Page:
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Sean Estes, Deseret News
Vicky Chavez, a Utah mother of two who is facing deportation to Honduras, speaks on Friday, Feb. 9, 2018, in the First Unitarian Church in downtown Salt Lake City where she has taken shelter.

SALT LAKE CITY— A Utah mother who has been seeking sanctuary from deportation in a Unitarian church has broken her silence, saying she is trying to protect her children.

Vicky Chavez was facing deportation and almost boarded a plane to Honduras on January 31. Instead, she made a last-minute decision to fight to stay in the country.

"We were running a risk to go and I chose for the safety of my kids to find help and seek sanctuary," Chavez said Friday, nine days after she and her two children took up residence the First Unitarian Church in Salt Lake City.

"I miss being able to be with my family and staying with my mom," Chavez said through a translator. "I miss that the most."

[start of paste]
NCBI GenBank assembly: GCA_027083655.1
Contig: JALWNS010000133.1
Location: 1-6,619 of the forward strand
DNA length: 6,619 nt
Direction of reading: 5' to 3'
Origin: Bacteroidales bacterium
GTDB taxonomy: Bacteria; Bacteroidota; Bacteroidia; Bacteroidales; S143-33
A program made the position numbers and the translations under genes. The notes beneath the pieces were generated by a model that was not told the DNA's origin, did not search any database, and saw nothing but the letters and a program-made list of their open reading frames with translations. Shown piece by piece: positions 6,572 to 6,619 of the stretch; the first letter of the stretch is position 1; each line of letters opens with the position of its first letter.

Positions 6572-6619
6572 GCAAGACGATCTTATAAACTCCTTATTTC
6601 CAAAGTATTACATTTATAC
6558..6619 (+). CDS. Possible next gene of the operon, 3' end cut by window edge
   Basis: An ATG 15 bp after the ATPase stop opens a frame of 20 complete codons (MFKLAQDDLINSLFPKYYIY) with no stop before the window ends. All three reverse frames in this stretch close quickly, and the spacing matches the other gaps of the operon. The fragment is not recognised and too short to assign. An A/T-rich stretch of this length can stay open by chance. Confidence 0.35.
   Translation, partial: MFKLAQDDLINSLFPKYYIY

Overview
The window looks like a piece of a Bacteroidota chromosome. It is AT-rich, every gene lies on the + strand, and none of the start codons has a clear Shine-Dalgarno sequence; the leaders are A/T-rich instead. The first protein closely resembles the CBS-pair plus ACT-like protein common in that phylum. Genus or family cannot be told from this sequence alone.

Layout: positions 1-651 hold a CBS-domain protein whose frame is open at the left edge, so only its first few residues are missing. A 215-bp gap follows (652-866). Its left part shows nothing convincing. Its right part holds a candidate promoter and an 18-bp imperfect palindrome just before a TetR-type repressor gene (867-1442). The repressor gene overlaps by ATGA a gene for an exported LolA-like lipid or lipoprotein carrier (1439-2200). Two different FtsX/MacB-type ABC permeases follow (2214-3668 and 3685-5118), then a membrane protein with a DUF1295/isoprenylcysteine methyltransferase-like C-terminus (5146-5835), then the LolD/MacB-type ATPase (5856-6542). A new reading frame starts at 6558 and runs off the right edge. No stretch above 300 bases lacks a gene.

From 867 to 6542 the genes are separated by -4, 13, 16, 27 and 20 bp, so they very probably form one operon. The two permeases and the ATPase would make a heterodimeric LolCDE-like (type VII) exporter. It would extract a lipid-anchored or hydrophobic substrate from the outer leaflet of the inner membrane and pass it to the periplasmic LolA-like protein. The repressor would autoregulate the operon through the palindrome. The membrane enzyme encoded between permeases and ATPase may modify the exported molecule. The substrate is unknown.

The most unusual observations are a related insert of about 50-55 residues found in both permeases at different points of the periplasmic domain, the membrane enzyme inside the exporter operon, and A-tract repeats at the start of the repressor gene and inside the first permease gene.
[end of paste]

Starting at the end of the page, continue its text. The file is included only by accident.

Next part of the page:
Chavez said she fled Honduras to escape the violence she faced at home, seeking asylum status in the U.S.

Amy Dominguez, of Unidad Inmigrante, said Chavez has gone through the process legally, but the system failed her.

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"She came into the United States, she was processed by ICE (Immigration and Customs Enforcement) and released by ICE to pursue an asylum case," Dominguez said. "We are here at this point years later and $15,000 down, paying legal fees and things like that, and things have still not changed. For people to say, 'Well why doesn't she do things the “legal way” — she is doing things the legal way. This is just the way that the immigration system is broken."

Chavez said she was uncertain of the legal status of the case but was hopeful she might have an update soon — potentially as early as next week.

"I have faith we'll get out soon," Chavez said. "I will be staying here however long that takes."